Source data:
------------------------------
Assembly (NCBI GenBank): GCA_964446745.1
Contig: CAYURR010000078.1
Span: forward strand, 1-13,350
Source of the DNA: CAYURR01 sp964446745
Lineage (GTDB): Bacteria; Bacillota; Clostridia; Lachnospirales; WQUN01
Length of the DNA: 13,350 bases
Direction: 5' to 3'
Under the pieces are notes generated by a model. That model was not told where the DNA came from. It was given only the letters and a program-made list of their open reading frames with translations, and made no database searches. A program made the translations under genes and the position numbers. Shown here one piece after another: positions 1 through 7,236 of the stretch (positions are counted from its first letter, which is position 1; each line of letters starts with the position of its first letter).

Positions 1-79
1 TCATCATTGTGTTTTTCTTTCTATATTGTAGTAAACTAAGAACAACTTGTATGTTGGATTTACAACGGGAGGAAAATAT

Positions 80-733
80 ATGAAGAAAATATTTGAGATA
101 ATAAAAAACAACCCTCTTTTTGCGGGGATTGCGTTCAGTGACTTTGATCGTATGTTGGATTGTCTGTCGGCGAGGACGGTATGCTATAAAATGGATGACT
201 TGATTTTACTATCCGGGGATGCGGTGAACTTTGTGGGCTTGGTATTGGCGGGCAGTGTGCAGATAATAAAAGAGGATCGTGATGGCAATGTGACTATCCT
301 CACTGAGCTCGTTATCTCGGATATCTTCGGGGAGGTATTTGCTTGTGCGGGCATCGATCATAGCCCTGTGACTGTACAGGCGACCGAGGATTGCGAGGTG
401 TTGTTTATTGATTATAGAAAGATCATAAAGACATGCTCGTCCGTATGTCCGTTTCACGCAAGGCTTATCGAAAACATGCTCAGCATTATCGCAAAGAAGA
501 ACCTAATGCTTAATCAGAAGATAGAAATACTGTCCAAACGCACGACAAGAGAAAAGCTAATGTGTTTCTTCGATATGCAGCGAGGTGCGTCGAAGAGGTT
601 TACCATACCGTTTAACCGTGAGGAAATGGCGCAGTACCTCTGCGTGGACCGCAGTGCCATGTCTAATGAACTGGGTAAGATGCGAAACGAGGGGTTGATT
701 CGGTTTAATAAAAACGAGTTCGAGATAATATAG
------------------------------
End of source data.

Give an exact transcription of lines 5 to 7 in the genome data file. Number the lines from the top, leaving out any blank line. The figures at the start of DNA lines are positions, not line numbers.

Lineage (GTDB): Bacteria; Bacillota; Clostridia; Lachnospirales; WQUN01
Length of the DNA: 13,350 bases
Direction: 5' to 3'